Here Kusi tells a little about his father Ræf Sighfrith, uncles Erik and Regnwald and mentions his mother also. - Ed.
Come, sit...warm yourself by my fire...I'll tell you of my fathers doings in Angleland.
He was captain of many heroic fighting men commanded by the famous war chieftain Ivar the Boneless.
“We were the head of Othin's spear, we were the chosen warriors...pushing the border of Daneland further and further with each swing of a sharpened steel blade...aahhkkaa kkaa ka!!” my father would scream and rant like a madman, his mead horn pointed toward the heavens.
My father was a man called Ræf Sighfrith, and he had many jobs while I was a lad. When I was young he and his brothers were some of the first warriors to fight in Angleland. He was gone for months at a time and only returned to Daneland when his warriors ran thin in numbers. He told me many times when I was young, “if you can't even pull off a raid or defend a camp its time to move back to the ships, while you got enough to crew a few boats!!” He was a leader of many fighters in Angleland and most of them from the my home, Fjord Vejle. I remember making my way to the top of the valley and climbing a tree often visited by the Chieftain's men, it was called the looking larch if I remember right. In the top of the giant larch you could see any man coming down the fjord trail or moving through the low open lands. It was a great scout post! “I was keepin' watch to see if Papa was coming home.” I would tell my mother.
My mother, Rúna and my fathers eldest brother Erik raised me while my father had finished his fight in Angleland. My uncle Erik came back to the fjord before his brothers did, but it was for good reason, his ax hand was hacked of by a fellow Dane warrior! Uncle Erik and the band of warriors he was with was surrounded and ambushed by Saxons, prisoners were taken. Then the next night a rescue party of Danes were dispatched and raided a group of Saxons escorting Erik and the others...they didn't have time to unchain the shackled prisoners using the less painful method before the Saxons could react with force...but that is a story for another time. My father Ræf returned after five years of war abroad, he set sail for Angleland spring of my sixth year and returned to the fjord summer of my eleventh year. The few times I saw him in between he had a most sad and angry disposition, what ever this Danelag was, it was not the spring and summer vikings he talked so highly of.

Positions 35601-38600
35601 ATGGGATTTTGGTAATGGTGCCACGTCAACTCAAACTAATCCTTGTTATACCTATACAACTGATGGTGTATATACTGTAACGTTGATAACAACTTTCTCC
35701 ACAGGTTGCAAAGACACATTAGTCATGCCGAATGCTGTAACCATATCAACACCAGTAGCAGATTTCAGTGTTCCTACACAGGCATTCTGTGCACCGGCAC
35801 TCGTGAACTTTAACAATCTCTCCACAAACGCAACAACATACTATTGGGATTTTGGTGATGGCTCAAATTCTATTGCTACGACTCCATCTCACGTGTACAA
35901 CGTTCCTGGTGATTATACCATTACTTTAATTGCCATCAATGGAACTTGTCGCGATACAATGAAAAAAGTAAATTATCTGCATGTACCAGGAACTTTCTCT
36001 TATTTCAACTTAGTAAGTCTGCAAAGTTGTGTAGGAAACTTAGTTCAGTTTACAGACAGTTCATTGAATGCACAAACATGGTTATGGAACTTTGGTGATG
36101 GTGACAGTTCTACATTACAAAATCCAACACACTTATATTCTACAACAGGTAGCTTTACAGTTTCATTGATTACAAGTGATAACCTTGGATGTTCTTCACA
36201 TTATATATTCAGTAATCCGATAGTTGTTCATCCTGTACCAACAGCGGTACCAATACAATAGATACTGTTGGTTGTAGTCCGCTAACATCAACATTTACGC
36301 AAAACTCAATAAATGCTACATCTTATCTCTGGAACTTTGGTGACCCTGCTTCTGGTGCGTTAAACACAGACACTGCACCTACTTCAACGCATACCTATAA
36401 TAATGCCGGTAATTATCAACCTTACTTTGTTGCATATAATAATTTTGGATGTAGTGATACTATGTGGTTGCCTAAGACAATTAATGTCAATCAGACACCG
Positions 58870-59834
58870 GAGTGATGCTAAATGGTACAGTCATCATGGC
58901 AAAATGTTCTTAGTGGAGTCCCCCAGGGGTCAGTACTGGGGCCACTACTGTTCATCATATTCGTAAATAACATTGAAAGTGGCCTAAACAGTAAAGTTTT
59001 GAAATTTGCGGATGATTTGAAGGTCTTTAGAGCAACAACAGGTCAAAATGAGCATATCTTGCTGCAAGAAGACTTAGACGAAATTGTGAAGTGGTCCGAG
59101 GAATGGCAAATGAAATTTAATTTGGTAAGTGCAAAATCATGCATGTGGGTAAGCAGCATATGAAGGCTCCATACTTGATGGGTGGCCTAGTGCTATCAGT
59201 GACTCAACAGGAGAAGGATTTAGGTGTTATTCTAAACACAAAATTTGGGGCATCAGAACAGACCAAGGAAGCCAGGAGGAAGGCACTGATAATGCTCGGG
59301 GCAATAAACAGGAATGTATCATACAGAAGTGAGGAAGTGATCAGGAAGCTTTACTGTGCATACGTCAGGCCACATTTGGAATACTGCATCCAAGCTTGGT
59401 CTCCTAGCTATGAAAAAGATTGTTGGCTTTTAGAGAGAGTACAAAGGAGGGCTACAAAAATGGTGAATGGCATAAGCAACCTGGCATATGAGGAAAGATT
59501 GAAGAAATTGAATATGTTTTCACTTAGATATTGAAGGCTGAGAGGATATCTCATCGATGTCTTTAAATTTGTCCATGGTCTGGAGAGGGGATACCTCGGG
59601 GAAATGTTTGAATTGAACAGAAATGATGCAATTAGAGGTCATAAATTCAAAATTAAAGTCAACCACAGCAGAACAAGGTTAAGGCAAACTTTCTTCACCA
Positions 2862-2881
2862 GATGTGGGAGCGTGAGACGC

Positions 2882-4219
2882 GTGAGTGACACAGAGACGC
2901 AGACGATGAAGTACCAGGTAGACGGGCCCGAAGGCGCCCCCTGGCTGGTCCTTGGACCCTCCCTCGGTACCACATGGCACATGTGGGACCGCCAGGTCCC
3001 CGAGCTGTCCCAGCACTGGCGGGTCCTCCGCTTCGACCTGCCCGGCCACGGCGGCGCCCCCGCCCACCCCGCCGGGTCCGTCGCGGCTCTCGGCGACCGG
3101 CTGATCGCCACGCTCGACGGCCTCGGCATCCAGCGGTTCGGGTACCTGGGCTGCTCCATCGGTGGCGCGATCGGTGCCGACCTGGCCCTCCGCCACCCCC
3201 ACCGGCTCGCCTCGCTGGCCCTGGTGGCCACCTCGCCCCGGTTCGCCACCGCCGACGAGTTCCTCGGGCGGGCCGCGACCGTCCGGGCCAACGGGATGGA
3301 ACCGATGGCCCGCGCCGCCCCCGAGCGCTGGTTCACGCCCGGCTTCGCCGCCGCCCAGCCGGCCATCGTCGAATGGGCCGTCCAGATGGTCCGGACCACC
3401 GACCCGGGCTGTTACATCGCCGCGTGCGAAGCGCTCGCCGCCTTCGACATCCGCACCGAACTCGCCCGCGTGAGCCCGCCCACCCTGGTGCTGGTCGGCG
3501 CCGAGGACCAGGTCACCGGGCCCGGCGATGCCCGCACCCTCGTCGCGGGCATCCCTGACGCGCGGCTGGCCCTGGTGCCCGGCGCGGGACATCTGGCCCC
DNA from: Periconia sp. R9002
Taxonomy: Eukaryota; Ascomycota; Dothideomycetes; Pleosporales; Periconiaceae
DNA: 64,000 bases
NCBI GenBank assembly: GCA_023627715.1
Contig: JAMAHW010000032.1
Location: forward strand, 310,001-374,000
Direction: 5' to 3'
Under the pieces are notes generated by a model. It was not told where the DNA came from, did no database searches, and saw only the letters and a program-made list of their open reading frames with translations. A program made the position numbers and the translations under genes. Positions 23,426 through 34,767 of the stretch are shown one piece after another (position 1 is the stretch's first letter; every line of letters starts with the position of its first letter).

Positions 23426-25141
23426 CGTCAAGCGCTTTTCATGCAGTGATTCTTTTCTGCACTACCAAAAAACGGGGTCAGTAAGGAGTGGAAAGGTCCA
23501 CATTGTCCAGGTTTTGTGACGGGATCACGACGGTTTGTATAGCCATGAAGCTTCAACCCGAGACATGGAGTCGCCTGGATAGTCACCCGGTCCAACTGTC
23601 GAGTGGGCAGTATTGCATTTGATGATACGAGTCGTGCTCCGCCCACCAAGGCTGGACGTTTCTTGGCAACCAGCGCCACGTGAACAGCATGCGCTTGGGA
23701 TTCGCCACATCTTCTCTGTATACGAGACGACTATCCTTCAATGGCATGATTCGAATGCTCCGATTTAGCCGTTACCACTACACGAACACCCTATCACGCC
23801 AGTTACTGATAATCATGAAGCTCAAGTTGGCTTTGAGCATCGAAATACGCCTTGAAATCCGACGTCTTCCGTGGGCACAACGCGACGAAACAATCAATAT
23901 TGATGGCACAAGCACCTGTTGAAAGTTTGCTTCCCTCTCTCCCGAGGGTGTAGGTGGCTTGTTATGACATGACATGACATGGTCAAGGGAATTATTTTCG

“Angleland is a crazy land...witches, and the preachers of christ...living together in the same village without strife, until I came around that is,” boasted my father. Sometimes, like when the rain was to heavy for work, he would talk all day. I always loved to hear his stories of the battles at Jorvik.
“The locals called it Jork, or somthin' like that but I've never seen so many people in one spot of land before. I thought Hedeby had too many volk in one town...that's a flowergarten next to Jorvik! But it dosen't matter now...” he would say with a grin, “they're all dead.” My father Ræf and his brothers were fighting in the biggest army the saxons had ever seen, the Great Army under the berzerk war chieftain Ivar “the Boneless” and his brothers Halfdan and Ubbe, sons of Ragnar Lodbrok, and they had many friends. My fathers told me tales of the Jarl Ragnar Lodbrok.
“Years before the battles at Danelag he led one hundred and twenty ships, some with fifty dane warriors, into the heart of the Frankish lands without fear...they plundered and raided towns along the countryside on there route to Paris, the lord in Paris paid them in silver and gold, they were rich! Then...our Great Lodbrok and what was left of his army...never made it home. Ivar told me once he reckoned his father died in 845, about the time your uncle Regnwald was born.” referring to his youngest brother.
Yes, these were amongst my fathers most entertaining stories indeed. Erik, Ræf, and Regnwald were born in a sod haus south of my birthplace in the Vejle Fjord.
“If it ain't fer us boy, you'd still be sleepin' in damed dirt like a lad should...go on then Kusi...bring us some more ALE!!” often spake my uncle Regnwald while home from Angleland. And my father would simply whisper in my ear, “Never fear Kusi, you will become a greater man than my little brother has.”
As told by Kusi Sighfrith.
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